Among the capitals of the world over this past week there was much talk of a revival of the cold war. President Carter of the United States moved warships and warplanes and talked with allies about bases and joint operations. In the General Assembly of the United Nations 104 countries "strongly deplored" the event that had set off all the talk and all the motion -- the Soviet invasion of Afghanistan.
The Soviets must have been startled by the vote in the UN. Their bloc was down to 18 against those 104. It was the most widely supported rebuke yet administered to a superpower at the UN. Only those who had little or no choice voted with and for Moscow. Even the member of the Warsaw Pact, romania, defied Moscow by declining to vote at all.
But it was not a revival of an old cold war. It was rather something new and hence in some ways more dangerous. These were the opening moves and maneuvers in a new struggle for power and influence in a part of the world that did not figure in the original cold war. At stake in this new confrontation are Southwest Asia, Arabia, and the world's largest known source of oil.
Actually, it could be labeled as the start of "Cold War III."
"Cold War I" was waged over the frontiers of Europe. It was triggered by the blockade of Berlin in 1948. The worst was over with the lifting of the blockade in 1949, but it lingered on with occasional flare-ups (including the Cuban missile crisis) down to Richard Nixon's launching of "detente" in 1972.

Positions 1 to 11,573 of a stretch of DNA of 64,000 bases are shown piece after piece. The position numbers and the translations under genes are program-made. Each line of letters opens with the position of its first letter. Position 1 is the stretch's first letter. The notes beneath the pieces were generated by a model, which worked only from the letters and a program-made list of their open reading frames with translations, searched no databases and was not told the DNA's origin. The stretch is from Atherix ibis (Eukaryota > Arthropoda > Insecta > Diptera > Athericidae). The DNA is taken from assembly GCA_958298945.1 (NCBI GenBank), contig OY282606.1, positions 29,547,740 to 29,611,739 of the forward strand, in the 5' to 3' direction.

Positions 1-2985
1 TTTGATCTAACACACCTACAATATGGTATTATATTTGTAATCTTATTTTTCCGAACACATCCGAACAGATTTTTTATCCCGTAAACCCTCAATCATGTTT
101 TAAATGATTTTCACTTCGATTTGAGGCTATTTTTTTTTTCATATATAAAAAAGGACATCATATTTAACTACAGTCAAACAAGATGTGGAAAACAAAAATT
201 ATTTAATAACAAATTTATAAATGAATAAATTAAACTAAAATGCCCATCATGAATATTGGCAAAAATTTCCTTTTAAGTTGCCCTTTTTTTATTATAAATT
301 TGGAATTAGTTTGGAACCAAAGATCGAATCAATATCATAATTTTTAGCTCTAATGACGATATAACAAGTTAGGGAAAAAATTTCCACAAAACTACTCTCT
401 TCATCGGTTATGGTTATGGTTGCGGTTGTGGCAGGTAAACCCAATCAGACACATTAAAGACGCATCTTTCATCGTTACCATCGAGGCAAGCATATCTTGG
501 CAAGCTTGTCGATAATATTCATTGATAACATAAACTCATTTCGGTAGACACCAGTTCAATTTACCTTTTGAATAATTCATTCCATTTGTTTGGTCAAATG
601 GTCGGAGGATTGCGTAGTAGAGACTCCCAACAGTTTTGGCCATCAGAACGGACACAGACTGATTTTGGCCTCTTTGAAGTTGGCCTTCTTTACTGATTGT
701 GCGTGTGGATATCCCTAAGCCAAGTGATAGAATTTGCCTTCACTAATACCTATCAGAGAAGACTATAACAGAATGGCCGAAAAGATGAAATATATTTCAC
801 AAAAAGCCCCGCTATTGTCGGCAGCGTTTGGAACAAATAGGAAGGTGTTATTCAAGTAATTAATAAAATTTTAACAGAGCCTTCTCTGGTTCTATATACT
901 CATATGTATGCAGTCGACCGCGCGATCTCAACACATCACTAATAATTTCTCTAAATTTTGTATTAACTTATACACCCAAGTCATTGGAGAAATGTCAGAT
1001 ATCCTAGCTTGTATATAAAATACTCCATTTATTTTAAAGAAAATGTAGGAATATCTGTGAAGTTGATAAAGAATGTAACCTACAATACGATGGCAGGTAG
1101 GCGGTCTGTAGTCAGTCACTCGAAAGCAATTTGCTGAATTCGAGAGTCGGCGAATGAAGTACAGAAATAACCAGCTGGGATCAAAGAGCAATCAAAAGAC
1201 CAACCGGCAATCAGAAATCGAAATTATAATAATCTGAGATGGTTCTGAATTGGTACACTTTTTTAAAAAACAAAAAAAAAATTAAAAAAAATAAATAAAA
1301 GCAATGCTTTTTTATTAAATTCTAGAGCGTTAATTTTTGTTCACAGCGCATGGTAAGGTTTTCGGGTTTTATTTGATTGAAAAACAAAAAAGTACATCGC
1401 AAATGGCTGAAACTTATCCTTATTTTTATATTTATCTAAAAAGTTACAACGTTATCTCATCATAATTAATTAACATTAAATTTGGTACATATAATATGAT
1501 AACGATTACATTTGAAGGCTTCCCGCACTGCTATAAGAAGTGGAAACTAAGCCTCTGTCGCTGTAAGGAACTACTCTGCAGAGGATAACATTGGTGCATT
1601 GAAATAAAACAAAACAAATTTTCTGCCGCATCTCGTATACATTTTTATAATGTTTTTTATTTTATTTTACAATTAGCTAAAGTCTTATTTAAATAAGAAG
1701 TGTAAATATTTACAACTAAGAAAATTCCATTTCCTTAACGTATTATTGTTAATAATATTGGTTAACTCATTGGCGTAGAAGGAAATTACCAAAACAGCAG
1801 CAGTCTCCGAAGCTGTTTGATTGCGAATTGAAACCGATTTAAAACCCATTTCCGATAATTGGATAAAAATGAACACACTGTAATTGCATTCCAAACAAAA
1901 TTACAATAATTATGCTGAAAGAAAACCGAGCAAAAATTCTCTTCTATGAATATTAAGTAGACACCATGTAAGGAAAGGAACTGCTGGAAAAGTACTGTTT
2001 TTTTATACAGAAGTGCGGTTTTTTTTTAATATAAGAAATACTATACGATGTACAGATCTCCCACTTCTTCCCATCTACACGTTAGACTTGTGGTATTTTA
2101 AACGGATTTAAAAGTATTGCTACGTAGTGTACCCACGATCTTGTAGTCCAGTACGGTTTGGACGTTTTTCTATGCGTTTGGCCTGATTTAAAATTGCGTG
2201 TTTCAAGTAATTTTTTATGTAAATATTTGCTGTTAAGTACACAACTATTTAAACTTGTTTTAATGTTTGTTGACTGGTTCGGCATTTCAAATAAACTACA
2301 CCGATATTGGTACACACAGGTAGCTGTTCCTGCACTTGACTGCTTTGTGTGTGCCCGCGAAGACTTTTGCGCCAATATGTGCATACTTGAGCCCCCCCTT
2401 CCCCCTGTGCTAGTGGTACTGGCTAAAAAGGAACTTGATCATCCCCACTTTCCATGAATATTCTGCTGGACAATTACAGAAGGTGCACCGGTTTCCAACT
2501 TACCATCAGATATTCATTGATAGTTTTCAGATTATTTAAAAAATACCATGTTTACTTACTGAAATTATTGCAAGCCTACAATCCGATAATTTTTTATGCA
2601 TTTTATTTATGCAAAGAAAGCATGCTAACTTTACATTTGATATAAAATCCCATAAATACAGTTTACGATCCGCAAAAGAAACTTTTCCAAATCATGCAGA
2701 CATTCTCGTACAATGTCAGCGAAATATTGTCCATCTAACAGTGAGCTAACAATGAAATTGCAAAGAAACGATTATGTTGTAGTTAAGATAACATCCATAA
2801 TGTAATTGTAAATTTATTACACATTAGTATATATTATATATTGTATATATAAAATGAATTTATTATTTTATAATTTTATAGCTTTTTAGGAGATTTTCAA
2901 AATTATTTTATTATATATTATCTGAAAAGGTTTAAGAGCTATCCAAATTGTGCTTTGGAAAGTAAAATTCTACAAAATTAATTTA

The frontiers of Europe have not been seriously challenged since 1949 and are presumably stable now -- although there is anxiety in the West over what may happen when President Tito of Yugoslavia is no longer holding things down in the Balkans.
"Cold War II" was waged over Asia. It was triggered by the North Korean invasion of South Korea in 1950. It lasted in changing form down through the US withdrawal from Vietnam in 1972.
At the beginning, the Soviet Union and China were allies. The US faced the two together. At the end, the Soviet Union and China had become enemies. Their mutual hostility provided a new balance in Asia. A sequel is being played out now in Southeast Asia, where Moscow backs Vietnam in its attempted conquest of Cambodia, while China backs the Cambodians. The US and Western Europe are only spectators.
The new cockpit of the nations is in the Middle East and Southwest Asia.
The Soviet Union presumably has both offensive and defensive motives behind its opening move. Offensively, it seeks influence in the entire area. Probably it hopes that it will end up with a land connection from Soviet home territories to the warm waters of the Indian Ocean and the Gulf. Defensively, it probably hopes to break up any possibility of an effective encirclement by the Western democracies linking up through Iran and Pakistan with China and Japan in the Far East.
Power struggles of this kind can last for years, particularly when the stakes are high. In this case, the economic welfare of the industrial democracies is based heavily on Middle East oil. It will probably continue to be so based well into the next century.